AZ House Panel Votes to Limit Local Action on Police Funding
By Howard Fischer
Capitol Media Services
PHOENIX -- A House panel voted Monday to ask voters to bar cities from cutting funding for police and sheriffs or risk losing state aid.
Rep. Walt Blackman, R-Snowflake, said the move is designed to blunt -- and outright prohibit -- calls to "defund the police'' and instead use some of the dollars on alternatives to sworn officers. He said experiments like that in places like Seattle, Minneapolis and Washington, D.C. have shot crime rates sharply higher in those cities.
But that isn't just happening elsewhere. Closer to home, there have been council debates in cities like Phoenix about whether it makes sense to keep putting more and more money into law enforcement, especially in the wake of the killing of civilians by law enforcement officers.
Blackman's HB 2624 would do more than prevent cuts to funding. It actually would require cities, towns and counties to increase police budgets annually to account for both inflation and population growth.
And the teeth of the measure as approved Monday would be that the state treasurer would withhold state aid for communities that failed to hit their targets.
The measure now needs the votes of the full House and, eventually, the Senate.
But Blackman linked approval to HCR 2028, also approved by the committee, which would amend the Arizona Constitution to put in the new spending requirements. And that would give the last word to voters in November.
No one spoke against either measure. But Rep. Daniel Hernandez, D-Tucson, said he wants to be sure that this does not hobble smaller cities and counties who, faced with mandatory increases in law enforcement spending -- money that would have to be raised from local taxpayers -- are not forced to cut services elsewhere.
"This bill allows our law enforcement officers to keep our communities safe by not defunding the police,'' Blackman said, citing statistics from elsewhere. "Defund the police is a deadly mistake.''
Blackman, who is African American, said this isn't a racial issue, pitting the while majority against Black and brown communities.
"The perception is that those communities, in some cases, want police to be defunded,'' he said.
"I would tell you there is nothing further from the truth on that,'' Blackman continued. He said that minority residents in places like Detroit want more officers to provide public safety and protect against drug trafficking.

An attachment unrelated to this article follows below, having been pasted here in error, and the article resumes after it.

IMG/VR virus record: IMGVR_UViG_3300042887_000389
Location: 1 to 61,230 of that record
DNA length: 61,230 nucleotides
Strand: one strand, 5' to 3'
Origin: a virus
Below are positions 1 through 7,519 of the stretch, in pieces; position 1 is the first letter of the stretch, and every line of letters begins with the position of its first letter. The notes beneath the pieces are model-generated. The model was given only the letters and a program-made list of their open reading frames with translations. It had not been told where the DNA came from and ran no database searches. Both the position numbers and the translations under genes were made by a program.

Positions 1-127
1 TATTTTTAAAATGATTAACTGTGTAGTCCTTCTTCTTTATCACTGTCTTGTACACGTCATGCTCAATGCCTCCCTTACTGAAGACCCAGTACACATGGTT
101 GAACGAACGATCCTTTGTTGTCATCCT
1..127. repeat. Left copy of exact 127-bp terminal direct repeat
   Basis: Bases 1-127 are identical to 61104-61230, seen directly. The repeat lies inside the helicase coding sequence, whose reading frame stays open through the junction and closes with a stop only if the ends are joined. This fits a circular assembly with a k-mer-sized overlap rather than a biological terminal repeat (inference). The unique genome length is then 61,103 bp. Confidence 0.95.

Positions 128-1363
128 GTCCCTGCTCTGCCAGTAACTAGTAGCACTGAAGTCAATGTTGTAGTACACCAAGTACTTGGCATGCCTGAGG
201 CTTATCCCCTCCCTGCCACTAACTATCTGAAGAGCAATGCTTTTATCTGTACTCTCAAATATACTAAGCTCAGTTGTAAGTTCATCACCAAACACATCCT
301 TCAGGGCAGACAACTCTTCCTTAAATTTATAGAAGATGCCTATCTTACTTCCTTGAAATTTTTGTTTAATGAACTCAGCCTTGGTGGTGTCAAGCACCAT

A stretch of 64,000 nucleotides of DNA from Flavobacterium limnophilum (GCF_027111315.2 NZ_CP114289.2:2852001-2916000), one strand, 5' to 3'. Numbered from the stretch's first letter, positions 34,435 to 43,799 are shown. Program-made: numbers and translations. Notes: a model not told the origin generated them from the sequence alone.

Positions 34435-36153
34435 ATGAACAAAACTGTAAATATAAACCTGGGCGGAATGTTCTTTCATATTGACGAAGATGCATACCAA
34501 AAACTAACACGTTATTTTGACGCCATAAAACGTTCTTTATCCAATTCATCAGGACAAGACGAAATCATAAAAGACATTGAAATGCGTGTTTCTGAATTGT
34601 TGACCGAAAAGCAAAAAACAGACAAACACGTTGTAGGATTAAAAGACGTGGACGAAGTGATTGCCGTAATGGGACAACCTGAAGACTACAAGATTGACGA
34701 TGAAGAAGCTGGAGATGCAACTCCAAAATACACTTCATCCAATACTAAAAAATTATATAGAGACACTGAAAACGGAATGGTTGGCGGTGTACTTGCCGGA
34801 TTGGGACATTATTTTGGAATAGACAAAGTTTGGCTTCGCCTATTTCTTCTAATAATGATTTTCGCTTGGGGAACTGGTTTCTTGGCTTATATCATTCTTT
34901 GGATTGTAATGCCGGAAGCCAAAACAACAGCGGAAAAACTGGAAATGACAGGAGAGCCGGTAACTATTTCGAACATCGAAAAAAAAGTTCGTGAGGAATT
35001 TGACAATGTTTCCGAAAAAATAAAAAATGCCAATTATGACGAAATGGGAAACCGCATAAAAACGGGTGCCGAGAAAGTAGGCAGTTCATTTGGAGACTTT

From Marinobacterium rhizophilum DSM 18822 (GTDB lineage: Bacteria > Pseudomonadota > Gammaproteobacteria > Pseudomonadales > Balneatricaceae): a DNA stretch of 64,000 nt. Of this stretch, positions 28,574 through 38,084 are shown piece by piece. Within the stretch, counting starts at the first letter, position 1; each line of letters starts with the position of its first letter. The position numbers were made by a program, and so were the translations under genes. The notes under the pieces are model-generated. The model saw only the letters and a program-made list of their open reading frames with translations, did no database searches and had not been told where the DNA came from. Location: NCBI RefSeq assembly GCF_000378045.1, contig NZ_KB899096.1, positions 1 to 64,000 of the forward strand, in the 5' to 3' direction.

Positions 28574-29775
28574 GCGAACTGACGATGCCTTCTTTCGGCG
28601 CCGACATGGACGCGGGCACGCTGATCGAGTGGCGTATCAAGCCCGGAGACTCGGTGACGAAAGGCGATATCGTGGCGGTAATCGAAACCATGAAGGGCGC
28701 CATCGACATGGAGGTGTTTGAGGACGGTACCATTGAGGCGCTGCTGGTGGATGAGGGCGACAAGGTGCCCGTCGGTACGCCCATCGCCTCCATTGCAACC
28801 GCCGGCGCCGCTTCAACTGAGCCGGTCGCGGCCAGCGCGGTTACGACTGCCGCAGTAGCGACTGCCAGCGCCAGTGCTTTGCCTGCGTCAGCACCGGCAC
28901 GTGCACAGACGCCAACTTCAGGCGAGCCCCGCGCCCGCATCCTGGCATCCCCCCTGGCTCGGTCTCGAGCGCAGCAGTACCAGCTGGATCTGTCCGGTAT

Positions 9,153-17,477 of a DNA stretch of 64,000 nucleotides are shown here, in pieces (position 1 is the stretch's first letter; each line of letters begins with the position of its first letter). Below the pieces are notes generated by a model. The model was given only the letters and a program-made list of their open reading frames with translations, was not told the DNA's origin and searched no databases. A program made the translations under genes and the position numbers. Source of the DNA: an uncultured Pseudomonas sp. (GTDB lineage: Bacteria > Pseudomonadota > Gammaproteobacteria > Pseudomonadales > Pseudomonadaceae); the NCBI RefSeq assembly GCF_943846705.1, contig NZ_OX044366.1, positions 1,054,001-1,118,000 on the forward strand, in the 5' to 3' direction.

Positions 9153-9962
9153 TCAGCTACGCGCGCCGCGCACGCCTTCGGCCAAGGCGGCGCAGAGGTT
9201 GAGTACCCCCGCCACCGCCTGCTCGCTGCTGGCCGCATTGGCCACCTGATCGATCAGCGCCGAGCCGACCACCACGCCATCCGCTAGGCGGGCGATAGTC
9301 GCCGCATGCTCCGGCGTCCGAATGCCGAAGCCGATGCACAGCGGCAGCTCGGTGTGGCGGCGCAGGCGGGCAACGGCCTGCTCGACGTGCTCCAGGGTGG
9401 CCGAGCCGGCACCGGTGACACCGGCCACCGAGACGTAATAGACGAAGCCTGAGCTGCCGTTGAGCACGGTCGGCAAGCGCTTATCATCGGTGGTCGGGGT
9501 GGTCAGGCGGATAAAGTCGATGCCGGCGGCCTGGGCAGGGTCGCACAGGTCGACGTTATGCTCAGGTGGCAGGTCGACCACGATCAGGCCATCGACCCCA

The measures also drew support from Pinal County Sheriff Mark Lamb. And he said the issue goes beyond whether he gets enough money from county supervisors.
"As the sheriff I'm in charge of the entire county,'' Lamb told lawmakers. But without the resources to patrol everywhere, he said he relies on the cities and towns to take the lead in their own communities.
"It's going to save our communities, keep our communities safe ,'' he said. "And it helps me as a sheriff.''
Blackman attempted to link the issue of funding to the recent incident in Phoenix where nine officer were injured in what started out as a domestic violence dispute that left both the suspect and his girlfriend dead.
"Do you think that that could have been preventable if Phoenix was funded properly?'' he asked.
"Could be,'' Lamb responded, adding "that would be conjecture to say that.''
But he said there are implications in not providing sufficient resources.
"When you cut funding, the law enforcement groups that go first are typically your street enforcement, going after people that potentially are habitual offenders, hard-core criminals,'' Lamb said.
"I don't know what this gentleman's background was that shot at the Phoenix police,'' he continued. "But it's possible they could have thwarted this had they been able to put units on (to go after) guys like this.''
Kevin DeMenna, lobbyist for Support Our Law Enforcement, said the measure and the spending increases would be mandatory. He said that even charter cities would not have the option, if this becomes part of the Arizona Constitution, to decide that some funds could be better spent on alternatives like mental health workers.
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